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In Goldstein problem 3.5, We have to calculate the scattering angle, $\Phi(s)$, given as a function of input parameter, using Gauss-Legendre Quadrature. The full question is as follows;

Compute numerically $\Phi(s)$ and the differential cross section of $\sigma(\Phi)$ for the repulsive potential $$V=\frac{V_0}{1+r}$$ and for total energy $E=1.2V_0$. It is suggested that the 16-point Gauss-Legendre quadrature will give adequate accuracy. Does the scattering exhibit a rainbow?

So firstly starting with $\Phi(s)$ given as: $$\Phi(s)=\pi-2\displaystyle\int_{r_m}^\infty\frac{sdr}{r\sqrt{r^2 \left(1-\frac{V(r)}{E}\right)^2 - s^2}} \tag{1}$$

Where $s$, is the impact parameter. $r_m$ is the radius at closest approach and $r$ is the radius from the centre of the force. Defining some function $\rho(r)=\sqrt{1-\frac{r_m}{r}}$ and inserting into $(1)$ we get the scattering angle as

$$\Phi(s) = \pi-4s \displaystyle\int _0^1 \displaystyle\dfrac{\rho \ d \rho}{\sqrt{r_m^2(1-\frac{V}{E})^2-s^2(1-\rho^2)^2}} \tag{2}$$

the formulation of the scattering angle in equation $(2)$ allows us to use Gauss-Legendre quadrature mainly because of the definite limits of integration and the fact that the integrand is non singular in between those limits.

So I created a Gauss-Legendre quadrature algorithm in python

import sympy
from sympy import legendre, real_roots, nroots, diff
import numpy as np
import matplotlib.pyplot as plt


def weights_and_roots(p):
    '''
    calculates the roots of a P+1 degree Legendre polynomial then uses them to calculate the weights
    '''
    c = []
    L = legendre((p+1),x)
    dL = L.diff(x)
    nR = nroots(L)
    for rt in nR:
        c.append(2/((1-rt**2)*dL.evalf(subs={x:rt})**2))
    return c, nR

def GLI(c,nR,f,lower_limit=-1,upper_limit=1):
    '''
    c = list of all the weights calculated in the previous function
    nR = this is a list of all the roots again calculated in the previous function
    f = the function being numerically integrated
    lower_limit = the lower limit of integration
    Upper_limit = the upper limit of integration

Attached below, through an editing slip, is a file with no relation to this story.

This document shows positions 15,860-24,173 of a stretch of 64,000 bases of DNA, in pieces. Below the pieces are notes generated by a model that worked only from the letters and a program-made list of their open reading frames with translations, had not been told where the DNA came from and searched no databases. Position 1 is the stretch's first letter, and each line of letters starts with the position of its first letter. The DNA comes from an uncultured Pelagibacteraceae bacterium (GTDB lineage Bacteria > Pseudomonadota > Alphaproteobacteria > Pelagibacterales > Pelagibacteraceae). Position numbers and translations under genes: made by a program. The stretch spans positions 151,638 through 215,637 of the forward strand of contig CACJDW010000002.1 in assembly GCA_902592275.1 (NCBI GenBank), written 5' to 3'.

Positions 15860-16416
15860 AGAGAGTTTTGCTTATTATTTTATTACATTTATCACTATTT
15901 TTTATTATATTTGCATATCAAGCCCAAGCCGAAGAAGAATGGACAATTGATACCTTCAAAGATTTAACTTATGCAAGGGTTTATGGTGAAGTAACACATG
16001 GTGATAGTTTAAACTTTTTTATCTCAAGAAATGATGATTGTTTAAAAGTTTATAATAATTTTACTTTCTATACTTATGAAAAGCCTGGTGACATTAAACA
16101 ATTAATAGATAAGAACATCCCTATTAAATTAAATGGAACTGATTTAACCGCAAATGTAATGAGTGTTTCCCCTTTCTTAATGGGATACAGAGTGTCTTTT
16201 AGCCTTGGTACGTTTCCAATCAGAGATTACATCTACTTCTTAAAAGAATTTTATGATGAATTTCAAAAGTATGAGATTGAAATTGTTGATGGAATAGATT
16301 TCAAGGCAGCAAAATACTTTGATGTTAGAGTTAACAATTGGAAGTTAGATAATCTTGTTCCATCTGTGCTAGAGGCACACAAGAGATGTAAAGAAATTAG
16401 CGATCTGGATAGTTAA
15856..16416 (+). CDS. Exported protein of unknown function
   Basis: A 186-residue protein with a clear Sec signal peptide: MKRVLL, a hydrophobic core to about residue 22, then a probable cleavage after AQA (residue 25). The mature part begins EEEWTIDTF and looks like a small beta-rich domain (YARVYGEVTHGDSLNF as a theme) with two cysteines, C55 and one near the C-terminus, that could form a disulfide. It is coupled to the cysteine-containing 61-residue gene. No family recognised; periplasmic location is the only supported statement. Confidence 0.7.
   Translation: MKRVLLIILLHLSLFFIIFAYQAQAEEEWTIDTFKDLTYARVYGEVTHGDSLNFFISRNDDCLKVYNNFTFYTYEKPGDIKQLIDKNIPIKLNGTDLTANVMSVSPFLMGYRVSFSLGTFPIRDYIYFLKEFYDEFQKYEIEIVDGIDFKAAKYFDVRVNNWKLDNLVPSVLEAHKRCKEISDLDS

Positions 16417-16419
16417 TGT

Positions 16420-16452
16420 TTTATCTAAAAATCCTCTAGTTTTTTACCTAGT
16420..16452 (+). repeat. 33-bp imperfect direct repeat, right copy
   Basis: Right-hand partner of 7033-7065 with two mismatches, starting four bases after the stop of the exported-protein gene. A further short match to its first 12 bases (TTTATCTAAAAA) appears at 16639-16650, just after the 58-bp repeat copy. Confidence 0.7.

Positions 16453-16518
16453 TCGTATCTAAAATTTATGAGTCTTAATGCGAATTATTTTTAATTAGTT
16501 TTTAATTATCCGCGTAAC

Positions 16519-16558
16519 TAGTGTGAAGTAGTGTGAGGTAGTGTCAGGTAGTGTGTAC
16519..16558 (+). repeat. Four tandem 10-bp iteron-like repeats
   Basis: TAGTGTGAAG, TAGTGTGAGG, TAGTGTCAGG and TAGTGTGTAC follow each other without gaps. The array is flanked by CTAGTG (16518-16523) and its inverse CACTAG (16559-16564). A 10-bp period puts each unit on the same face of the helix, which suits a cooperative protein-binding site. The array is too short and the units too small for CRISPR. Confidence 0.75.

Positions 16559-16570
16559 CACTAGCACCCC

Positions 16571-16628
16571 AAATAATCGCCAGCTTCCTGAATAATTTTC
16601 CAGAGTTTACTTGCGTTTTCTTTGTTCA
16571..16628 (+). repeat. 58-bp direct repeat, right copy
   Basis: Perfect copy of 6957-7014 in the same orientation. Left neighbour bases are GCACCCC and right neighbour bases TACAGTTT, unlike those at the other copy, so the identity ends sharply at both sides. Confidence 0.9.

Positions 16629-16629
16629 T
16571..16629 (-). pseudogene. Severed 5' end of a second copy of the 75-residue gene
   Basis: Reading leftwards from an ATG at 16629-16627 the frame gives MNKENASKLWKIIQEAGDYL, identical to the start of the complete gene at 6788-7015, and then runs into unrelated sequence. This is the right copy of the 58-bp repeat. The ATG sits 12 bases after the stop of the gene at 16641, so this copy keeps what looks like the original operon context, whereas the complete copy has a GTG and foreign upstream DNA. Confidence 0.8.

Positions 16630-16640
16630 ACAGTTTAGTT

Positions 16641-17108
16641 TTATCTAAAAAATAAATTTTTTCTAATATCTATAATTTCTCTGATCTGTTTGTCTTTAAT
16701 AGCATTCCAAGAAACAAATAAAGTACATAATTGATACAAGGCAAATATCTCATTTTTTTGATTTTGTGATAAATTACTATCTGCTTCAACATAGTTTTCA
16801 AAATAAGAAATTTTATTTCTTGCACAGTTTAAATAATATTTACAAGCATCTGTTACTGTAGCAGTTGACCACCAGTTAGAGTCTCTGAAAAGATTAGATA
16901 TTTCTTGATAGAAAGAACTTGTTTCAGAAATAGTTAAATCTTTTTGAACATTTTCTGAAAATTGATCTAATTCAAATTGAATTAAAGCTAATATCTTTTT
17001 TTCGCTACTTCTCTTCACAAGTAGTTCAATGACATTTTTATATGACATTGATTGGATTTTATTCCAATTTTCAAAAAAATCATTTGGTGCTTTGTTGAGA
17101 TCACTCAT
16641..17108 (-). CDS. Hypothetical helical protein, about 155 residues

The following sums the weights with the function (f) evaluated at the respective legendre root 
    '''
    idx = len(nR)
    S = 0
    for i in range(idx):
        S+= ((upper_limit-lower_limit)/2)*c[i]*f.subs(x,(((upper_limit-lower_limit)/2)*nR[i]+((upper_limit+lower_limit)/2)))
    return S

I tested it on some known functions and it worked well so I tried applying it to the integral in equation $(2)$ with $V$ as given in the question, I also replaced the $r_m^2$ with $r(1-\rho^2)^2$ thus the integral in equation $(2)$ is given as

$$\displaystyle\int _0^1 \displaystyle\dfrac{\rho \ d \rho}{\sqrt{(r(1-\rho^2)^2(1-\frac{1}{1.2(1+r)})^2-s^2(1-\rho^2)^2}} \tag{3}$$

My reasoning for replacing $r_m^2$ is because we don't know this value before hand so just sticking a value in felt wrong. I then ran equation $(3)$ through my Gauss-Legendre quadrature code. I set $r$ as $20$ and I set $V_0$ as $10$ as well just to give them values. The code is as follows

r = sympy.Symbol("r") #radius
s = sympy.Symbol("s") # impact parameter
x = sympy.Symbol("x") # I use x instead of rho 

a = 20 #setting the radius

f = x/((((r*(1-x**2))**2)*(1-(1/1.2*(1+r)))**2)-(s*(1-x**2))**2)**(1/2)
p =16 # number of points

c,nR = weights_and_roots(p)
S = GLI(c,nR,f,0,1)
print(S)

phi = np.pi - 4*s*S #Calculate Phi
phi = phi.subs(r,a) # substitute a value for the radius r given by a

Plotting the potential as a function of radius gave the following Graph

enter image description here

However, when I plotted $\Phi(s)$ calculated using the script shown above as a function of impact parameter, $s$. I got the following graph